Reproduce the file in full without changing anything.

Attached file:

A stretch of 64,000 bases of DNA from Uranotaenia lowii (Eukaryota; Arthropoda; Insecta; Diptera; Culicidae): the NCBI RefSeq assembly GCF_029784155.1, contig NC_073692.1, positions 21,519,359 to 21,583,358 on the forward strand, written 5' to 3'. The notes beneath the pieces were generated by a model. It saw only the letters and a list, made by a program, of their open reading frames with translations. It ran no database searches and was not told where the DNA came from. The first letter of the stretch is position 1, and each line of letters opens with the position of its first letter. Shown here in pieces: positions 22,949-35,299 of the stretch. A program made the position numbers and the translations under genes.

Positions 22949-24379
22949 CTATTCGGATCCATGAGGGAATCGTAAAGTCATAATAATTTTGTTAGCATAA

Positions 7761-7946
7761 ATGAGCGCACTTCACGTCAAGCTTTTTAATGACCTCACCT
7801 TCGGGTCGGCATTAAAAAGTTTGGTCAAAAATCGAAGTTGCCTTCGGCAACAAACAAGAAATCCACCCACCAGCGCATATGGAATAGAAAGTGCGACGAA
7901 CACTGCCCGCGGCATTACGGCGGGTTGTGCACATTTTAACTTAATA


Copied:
A stretch of 64,000 bases of DNA from Uranotaenia lowii (Eukaryota; Arthropoda; Insecta; Diptera; Culicidae): the NCBI RefSeq assembly GCF_029784155.1, contig NC_073692.1, positions 21,519,359 to 21,583,358 on the forward strand, written 5' to 3'. The notes beneath the pieces were generated by a model. It saw only the letters and a list, made by a program, of their open reading frames with translations. It ran no database searches and was not told where the DNA came from. The first letter of the stretch is position 1, and each line of letters opens with the position of its first letter. Shown here in pieces: positions 22,949-35,299 of the stretch. A program made the position numbers and the translations under genes.

Positions 22949-24379
22949 CTATTCGGATCCATGAGGGAATCGTAAAGTCATAATAATTTTGTTAGCATAA

Positions 7761-7946
7761 ATGAGCGCACTTCACGTCAAGCTTTTTAATGACCTCACCT
7801 TCGGGTCGGCATTAAAAAGTTTGGTCAAAAATCGAAGTTGCCTTCGGCAACAAACAAGAAATCCACCCACCAGCGCATATGGAATAGAAAGTGCGACGAA
7901 CACTGCCCGCGGCATTACGGCGGGTTGTGCACATTTTAACTTAATA